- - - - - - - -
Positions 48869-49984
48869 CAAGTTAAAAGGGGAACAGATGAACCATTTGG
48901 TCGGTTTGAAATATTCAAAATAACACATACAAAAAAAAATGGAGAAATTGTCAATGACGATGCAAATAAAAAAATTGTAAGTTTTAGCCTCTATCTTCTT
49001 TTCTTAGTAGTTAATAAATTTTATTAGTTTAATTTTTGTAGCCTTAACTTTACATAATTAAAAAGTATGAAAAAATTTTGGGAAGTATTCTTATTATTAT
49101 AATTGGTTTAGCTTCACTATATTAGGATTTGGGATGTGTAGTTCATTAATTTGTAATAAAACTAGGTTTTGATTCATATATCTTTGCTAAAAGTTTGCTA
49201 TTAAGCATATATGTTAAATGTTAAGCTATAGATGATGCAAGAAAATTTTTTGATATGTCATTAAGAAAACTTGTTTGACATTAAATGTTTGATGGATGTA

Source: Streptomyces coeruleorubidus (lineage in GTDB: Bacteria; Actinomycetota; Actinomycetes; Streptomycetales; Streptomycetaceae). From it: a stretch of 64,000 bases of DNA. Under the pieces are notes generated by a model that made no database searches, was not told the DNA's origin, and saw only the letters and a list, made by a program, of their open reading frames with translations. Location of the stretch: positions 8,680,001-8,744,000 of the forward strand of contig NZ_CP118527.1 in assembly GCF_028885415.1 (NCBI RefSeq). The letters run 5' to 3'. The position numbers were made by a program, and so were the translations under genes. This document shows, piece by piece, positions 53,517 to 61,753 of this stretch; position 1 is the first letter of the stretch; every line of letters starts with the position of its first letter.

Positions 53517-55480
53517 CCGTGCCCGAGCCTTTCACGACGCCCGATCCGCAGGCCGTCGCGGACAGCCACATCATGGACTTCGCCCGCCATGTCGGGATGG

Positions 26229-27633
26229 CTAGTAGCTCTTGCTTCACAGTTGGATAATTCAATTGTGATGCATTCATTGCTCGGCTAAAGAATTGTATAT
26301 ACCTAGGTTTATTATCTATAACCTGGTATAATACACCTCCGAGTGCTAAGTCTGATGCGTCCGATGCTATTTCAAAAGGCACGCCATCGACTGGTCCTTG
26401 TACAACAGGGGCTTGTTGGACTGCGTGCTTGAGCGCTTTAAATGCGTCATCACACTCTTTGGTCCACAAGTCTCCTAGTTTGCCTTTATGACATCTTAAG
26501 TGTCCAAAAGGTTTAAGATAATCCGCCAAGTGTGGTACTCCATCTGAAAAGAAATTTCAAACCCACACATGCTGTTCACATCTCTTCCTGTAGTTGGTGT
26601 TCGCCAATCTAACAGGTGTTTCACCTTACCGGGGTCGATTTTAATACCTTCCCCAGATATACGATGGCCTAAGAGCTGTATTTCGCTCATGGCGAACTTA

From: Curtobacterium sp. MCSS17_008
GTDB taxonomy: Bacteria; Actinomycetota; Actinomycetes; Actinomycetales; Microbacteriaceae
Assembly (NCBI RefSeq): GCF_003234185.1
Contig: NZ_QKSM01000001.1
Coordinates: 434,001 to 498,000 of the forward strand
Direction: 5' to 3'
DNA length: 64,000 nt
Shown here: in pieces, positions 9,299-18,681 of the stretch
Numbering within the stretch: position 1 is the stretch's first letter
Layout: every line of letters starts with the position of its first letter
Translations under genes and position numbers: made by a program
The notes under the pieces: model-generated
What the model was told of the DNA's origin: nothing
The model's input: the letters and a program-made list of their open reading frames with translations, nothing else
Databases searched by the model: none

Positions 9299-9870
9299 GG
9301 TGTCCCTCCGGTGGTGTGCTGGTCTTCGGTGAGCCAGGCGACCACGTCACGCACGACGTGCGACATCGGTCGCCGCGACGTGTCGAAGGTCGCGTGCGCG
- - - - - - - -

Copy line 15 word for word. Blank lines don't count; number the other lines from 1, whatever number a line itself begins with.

26601 TCGCCAATCTAACAGGTGTTTCACCTTACCGGGGTCGATTTTAATACCTTCCCCAGATATACGATGGCCTAAGAGCTGTATTTCGCTCATGGCGAACTTA